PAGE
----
Plain English version of the details section of AllowAriaReferHidden

(Latest revision as of 19:55, 20 March 2012)

7 User interaction

7.1 The hidden attribute

All HTML elements may have the hidden content attribute set. The hidden attribute is a boolean attribute. When specified on an element, it indicates that the element is not yet, or is no longer, directly relevant to the page's current state, or that it is being used to declare content to be reused by other parts of the page as opposed to being directly accessed by the user. User agents should not render elements that have the hidden attribute specified.

In the following skeletal example, the attribute is used to hide the Web game's main screen until the user logs in:

  <h1>The Example Game</h1>
  <section id="login">
    <!-- calls login() once the user's credentials have been checked -->
    function login() {
      // switch screens
      document.getElementById('login').hidden = true;
      document.getElementById('game').hidden = false;
  <section id="game" hidden>

The hidden attribute must not be used to hide content that could legitimately be shown in another presentation. For example, it is incorrect to use hidden to hide panels in a tabbed dialog, because the tabbed interface is merely a kind of overflow presentation — one could equally well just show all the form controls in one big page with a scrollbar. It is similarly incorrect to use this attribute to hide content just from one presentation — if something is marked hidden, it is hidden from all presentations, including, for instance, screen readers.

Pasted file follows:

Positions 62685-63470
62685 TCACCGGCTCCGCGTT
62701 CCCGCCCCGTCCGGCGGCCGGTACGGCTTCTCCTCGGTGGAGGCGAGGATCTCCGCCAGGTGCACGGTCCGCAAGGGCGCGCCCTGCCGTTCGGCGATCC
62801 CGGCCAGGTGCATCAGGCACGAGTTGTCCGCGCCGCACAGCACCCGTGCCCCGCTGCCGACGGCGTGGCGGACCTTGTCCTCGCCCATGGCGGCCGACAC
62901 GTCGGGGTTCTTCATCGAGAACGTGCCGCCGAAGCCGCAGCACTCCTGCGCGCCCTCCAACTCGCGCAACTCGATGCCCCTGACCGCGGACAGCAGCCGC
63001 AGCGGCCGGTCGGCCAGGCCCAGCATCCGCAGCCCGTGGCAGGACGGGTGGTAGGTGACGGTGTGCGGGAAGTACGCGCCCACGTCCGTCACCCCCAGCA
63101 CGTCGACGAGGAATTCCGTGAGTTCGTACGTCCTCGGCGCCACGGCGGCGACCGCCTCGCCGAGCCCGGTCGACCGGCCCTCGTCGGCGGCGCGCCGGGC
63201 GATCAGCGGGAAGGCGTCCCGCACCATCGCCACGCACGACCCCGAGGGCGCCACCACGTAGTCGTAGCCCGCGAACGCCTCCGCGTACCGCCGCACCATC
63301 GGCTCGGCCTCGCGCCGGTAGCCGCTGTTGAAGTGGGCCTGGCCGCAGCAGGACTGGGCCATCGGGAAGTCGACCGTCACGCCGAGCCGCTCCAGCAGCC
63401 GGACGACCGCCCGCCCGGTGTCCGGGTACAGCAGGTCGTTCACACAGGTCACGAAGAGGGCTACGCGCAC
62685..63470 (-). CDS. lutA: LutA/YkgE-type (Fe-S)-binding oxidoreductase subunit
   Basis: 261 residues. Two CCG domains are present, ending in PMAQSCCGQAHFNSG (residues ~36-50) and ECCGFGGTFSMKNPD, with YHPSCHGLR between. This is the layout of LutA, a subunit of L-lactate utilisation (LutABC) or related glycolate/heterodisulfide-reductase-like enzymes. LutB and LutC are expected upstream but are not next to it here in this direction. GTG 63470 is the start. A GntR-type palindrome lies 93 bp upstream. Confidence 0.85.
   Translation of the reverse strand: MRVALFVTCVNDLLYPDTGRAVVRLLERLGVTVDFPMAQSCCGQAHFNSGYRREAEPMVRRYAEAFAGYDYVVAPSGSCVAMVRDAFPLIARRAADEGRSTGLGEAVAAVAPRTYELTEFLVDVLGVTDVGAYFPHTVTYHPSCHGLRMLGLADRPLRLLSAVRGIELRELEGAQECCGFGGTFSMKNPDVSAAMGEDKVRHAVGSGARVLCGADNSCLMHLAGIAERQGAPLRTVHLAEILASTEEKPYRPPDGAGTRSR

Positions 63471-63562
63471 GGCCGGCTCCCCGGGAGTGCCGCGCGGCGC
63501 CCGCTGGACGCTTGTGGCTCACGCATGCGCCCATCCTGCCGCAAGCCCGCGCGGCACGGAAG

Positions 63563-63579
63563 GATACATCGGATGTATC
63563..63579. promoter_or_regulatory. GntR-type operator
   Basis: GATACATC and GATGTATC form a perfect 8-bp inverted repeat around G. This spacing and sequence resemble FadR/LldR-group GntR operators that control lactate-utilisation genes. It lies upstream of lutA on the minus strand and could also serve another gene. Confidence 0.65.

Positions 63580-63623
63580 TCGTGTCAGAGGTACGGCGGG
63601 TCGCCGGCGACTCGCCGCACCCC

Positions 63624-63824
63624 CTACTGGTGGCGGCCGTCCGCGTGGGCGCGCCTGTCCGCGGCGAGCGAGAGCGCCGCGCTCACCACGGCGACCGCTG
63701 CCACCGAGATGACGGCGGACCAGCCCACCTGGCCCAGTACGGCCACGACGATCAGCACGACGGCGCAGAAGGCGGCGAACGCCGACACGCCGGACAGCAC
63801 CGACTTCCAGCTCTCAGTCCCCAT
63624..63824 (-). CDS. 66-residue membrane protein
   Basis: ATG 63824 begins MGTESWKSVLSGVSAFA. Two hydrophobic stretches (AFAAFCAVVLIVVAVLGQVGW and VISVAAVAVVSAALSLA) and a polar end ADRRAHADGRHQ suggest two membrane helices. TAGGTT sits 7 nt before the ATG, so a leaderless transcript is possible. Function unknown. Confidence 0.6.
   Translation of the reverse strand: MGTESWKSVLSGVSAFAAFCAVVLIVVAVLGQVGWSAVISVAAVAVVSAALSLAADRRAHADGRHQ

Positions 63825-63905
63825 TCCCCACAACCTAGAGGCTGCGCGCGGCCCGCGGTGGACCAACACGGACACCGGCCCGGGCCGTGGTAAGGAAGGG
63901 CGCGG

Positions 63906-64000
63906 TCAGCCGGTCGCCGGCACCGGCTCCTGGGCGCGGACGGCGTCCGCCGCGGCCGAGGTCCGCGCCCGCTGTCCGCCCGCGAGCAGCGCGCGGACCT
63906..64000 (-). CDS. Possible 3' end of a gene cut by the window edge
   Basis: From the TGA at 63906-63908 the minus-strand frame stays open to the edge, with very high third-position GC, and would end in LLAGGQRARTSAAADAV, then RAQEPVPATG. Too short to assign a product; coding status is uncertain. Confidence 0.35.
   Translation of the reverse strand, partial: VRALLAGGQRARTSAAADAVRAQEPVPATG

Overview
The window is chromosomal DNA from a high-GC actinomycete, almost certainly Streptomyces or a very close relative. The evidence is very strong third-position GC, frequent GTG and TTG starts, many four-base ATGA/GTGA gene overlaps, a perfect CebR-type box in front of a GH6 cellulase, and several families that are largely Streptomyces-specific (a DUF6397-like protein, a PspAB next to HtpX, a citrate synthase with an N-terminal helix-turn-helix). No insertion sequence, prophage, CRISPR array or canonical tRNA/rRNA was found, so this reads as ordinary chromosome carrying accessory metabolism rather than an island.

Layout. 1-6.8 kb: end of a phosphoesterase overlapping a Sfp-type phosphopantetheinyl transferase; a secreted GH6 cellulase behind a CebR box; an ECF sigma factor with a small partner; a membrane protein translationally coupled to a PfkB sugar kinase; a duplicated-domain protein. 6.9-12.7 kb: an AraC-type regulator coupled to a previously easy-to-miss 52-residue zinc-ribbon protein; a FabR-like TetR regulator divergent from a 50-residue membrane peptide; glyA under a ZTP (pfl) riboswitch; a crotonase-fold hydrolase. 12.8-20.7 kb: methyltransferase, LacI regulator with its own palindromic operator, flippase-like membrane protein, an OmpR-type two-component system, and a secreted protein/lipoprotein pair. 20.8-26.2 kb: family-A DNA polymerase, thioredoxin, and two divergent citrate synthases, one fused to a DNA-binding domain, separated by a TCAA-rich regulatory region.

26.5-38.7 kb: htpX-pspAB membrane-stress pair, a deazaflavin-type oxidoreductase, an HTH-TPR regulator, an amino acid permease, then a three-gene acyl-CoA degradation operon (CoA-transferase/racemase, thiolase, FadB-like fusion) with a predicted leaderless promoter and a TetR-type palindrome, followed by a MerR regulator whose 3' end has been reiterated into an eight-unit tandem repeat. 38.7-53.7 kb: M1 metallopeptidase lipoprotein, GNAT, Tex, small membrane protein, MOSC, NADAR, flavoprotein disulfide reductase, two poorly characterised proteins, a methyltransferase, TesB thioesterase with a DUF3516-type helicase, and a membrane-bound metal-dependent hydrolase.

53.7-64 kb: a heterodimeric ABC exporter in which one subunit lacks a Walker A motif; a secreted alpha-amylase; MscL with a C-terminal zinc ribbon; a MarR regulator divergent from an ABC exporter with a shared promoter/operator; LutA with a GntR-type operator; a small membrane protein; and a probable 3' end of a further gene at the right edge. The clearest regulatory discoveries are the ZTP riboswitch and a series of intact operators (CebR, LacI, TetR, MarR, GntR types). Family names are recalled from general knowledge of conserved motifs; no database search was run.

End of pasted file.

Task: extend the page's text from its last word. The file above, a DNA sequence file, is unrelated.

Elements that are not themselves hidden must not hyperlink to elements that are hidden. The for attributes of label and output elements that are not themselves hidden must similarly not refer to elements that are hidden. In both cases, such references would cause user confusion.

Elements and scripts may, however, refer to elements that are hidden in other contexts.

For example, it would be incorrect to use the href attribute to link to a section marked with the hidden attribute. If the content is not applicable or relevant, then there is no reason to link to it.

It would be fine, however, to use the ARIA aria-describedby attribute to refer to descriptions that are themselves hidden. While hiding the descriptions implies that they are not useful alone, they could be written in such a way that they are useful in the specific context of being referenced from the images that they describe.

Similarly, a canvas element with the hidden attribute could be used by a scripted graphics engine as an off-screen buffer, and a form control could refer to a hidden form element using its form attribute.

Elements in a section hidden by the hidden attribute are still active, e.g. scripts and form controls in such sections still execute and submit respectively. Only their presentation to the user changes.

The hidden IDL attribute must reflect the content attribute of the same name.